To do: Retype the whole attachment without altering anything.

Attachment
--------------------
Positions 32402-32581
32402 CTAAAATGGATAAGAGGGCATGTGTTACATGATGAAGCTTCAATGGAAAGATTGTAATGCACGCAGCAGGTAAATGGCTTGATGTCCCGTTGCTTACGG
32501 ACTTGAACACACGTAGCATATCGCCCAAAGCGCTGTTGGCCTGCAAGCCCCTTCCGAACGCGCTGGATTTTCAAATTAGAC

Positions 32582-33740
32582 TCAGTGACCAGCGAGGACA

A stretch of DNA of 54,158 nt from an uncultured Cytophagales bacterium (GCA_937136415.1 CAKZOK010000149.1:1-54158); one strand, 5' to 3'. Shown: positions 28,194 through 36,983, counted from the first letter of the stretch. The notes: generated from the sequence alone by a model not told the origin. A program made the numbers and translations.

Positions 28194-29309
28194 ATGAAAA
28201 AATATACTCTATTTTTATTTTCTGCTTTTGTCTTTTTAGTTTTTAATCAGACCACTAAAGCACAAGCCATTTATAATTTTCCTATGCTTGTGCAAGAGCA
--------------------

Positions 32402-32581
32402 CTAAAATGGATAAGAGGGCATGTGTTACATGATGAAGCTTCAATGGAAAGATTGTAATGCACGCAGCAGGTAAATGGCTTGATGTCCCGTTGCTTACGG
32501 ACTTGAACACACGTAGCATATCGCCCAAAGCGCTGTTGGCCTGCAAGCCCCTTCCGAACGCGCTGGATTTTCAAATTAGAC

Positions 32582-33740
32582 TCAGTGACCAGCGAGGACA

A stretch of DNA of 54,158 nt from an uncultured Cytophagales bacterium (GCA_937136415.1 CAKZOK010000149.1:1-54158); one strand, 5' to 3'. Shown: positions 28,194 through 36,983, counted from the first letter of the stretch. The notes: generated from the sequence alone by a model not told the origin. A program made the numbers and translations.

Positions 28194-29309
28194 ATGAAAA
28201 AATATACTCTATTTTTATTTTCTGCTTTTGTCTTTTTAGTTTTTAATCAGACCACTAAAGCACAAGCCATTTATAATTTTCCTATGCTTGTGCAAGAGCA